A burlesque performer on the lam becomes the unexpected muse for a strait-laced professor in Billy Wilder's sparkling 1941 comedy, BALL OF FIRE.
When a group of stuffy bachelor professors are compiling a new encyclopedia, they find trouble writing about modern slang. Professor Bertram Potts (Gary Cooper) scouts the streets of New York to find willing people to help in their research. A visit to a nightclub reveals Sugarpuss O'Shea (Barbara Stanwyck) performing the rousing "Drum Boogie". Potts realises that here is the ideal expert who can lead him through the difficult world of the modern speech. But Sugarpuss is being pursued by the police...and the Mob!
Cooper and Stanwyck give off a splendid chemistry here after previously being paired in Frank Capra's Meet John Doe earlier in 1941. Legend has it that Lucille Ball was originally mentioned for the role of Sugarpuss, but it's hard to imagine anyone being better than Stanwyck, who gives a spirited performance (for another slice of Barbara in a similar role, be sure to see the hilarious Barbara Stanwyck: Lady of Burlesque).
The other professors are played by legendary character actors S.Z. "Cuddles" Sakall, Richard Haydn, Oscar Homolka, Henry Travers, Tully Marshall, Aubrey Mather and Leonid Kinskey.
Barbara Stanwyck struts her stuff and steals the show in Ball of Fire. Born Ruby Stevens in Brooklyn, she was right at home in the role of sexy New York nightclub performer Sugarpuss O'Shea. Unaware that she's trying to evade her gangster boyfriend (Dana Andrews), a coalition of straight laced academics enlists her aid in compiling an dictionary of slang. Try as he might, Professor Bertram Potts (Gary Cooper at his longest and leanest) cannot resist her charms; considering that this was … more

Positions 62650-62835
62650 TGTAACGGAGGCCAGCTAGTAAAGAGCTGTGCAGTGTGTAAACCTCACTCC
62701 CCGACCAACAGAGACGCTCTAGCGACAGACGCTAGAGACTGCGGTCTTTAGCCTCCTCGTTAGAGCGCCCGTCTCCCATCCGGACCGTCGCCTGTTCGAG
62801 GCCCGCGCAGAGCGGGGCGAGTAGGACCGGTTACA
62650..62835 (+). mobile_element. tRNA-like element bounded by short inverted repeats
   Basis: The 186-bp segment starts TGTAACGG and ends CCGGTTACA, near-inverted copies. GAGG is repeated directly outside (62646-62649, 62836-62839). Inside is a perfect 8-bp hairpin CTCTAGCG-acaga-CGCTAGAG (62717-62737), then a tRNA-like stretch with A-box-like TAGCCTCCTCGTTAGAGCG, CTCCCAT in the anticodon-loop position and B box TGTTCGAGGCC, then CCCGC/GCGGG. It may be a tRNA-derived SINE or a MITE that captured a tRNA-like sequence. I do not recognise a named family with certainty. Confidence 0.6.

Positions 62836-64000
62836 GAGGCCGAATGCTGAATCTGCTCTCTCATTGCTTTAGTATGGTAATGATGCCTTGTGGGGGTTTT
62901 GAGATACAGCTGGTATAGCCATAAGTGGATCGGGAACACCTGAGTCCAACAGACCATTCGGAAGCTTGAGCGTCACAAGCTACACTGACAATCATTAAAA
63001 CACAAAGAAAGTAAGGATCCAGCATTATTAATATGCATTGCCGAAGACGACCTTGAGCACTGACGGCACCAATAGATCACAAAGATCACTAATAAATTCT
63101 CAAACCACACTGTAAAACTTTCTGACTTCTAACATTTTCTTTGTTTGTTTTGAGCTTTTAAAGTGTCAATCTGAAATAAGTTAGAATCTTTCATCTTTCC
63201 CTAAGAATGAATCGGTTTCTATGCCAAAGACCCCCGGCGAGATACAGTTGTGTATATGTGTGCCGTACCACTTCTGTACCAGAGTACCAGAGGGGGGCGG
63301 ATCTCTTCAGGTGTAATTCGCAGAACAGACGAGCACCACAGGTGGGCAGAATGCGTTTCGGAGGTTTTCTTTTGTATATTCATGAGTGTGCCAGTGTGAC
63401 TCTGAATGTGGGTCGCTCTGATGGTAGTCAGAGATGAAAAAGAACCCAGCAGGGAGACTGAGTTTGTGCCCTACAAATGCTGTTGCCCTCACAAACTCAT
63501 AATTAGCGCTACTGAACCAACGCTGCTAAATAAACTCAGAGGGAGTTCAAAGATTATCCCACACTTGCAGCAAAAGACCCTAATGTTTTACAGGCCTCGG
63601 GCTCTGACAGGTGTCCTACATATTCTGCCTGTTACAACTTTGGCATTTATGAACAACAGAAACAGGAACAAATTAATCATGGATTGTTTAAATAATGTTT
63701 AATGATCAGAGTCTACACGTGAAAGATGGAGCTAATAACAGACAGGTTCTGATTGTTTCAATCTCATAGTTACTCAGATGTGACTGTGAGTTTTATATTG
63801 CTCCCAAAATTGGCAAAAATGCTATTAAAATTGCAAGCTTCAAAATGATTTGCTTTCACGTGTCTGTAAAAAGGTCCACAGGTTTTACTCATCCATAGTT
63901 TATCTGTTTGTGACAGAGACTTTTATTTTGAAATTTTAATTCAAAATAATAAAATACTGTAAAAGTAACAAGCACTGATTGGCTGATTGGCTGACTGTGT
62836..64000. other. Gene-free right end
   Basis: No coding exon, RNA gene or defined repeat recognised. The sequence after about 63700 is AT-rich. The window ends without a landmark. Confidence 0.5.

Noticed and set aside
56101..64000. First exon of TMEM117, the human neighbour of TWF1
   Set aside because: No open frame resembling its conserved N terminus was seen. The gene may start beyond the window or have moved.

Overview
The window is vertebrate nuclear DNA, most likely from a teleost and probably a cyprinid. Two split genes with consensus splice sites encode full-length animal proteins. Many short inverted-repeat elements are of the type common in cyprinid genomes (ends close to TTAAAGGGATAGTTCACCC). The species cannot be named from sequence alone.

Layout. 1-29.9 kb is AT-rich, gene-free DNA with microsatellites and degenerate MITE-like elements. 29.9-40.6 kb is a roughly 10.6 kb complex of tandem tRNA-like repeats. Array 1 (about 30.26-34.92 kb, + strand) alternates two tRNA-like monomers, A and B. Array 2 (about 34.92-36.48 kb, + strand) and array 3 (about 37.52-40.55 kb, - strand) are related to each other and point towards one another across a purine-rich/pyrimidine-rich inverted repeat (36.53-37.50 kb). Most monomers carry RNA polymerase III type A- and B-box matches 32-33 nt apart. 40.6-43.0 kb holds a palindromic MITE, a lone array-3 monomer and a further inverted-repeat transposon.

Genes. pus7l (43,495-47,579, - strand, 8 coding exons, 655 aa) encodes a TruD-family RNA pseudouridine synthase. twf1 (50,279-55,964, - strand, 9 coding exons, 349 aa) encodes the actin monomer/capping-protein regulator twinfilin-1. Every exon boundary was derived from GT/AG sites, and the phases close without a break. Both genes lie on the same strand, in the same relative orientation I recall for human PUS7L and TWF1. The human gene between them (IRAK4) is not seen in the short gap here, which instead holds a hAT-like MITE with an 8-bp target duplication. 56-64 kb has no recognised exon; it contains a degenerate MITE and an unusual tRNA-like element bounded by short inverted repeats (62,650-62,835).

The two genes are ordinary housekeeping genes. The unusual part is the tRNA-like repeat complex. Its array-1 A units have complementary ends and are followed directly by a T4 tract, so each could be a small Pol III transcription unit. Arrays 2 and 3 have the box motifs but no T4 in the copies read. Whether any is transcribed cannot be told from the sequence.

Byron has been actively involved in theatre since the age of 12. He has had a great variety of roles (both on-stage and off). In addition he has hosted the long-running "Show Business" programme … more
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Offering a screwball twist on the story of Snow White and the Seven Dwarfs, this delightful comedy has grown dated since its release in 1941, but that only adds to its everlasting charm. Written by the ace screenwriting team of Billy Wilder and Charles Brackett and directed by Howard Hawks, the movie presents a breezy case of opposites attracting when nightclub singer "Sugarpuss" O'Shea (Barbara Stanwyck) is recruited to teach jazzy slang to a group of culturally isolated professors. Gary Cooper plays Bertram Potts, the straight-laced scholar who's compiling slang for a new encyclopedia, and his equally stodgy colleagues are fascinated when Sugarpuss and "Pottsie" seem to be warming up for romance. Complications ensue when the savvy singer must distance herself from her mobster fiancé (Dana Andrews), andBall of Firetakes a wacky turn when the klutzy intellectuals take on the mobster's henchmen. It's all a bit quaint by today's standards, but the movie's got a wealth of witty dialogue and sassy appeal, with Stanwyck leading the way in a role that's equal parts tough exterior and soft-hearted vulnerability. As a bonus, she performs a pair of rousing nightclub numbers (including a lively rendition of "Drum Boogie") with hopped-up drummer Gene Krupa and his orchestra.Ball of Firewas remade in 1948 as the Danny Kaye musicalA Song is Born. This one's a real treat for fans of vintage Hollywood comedies. Don't miss it!--Jeff Shannon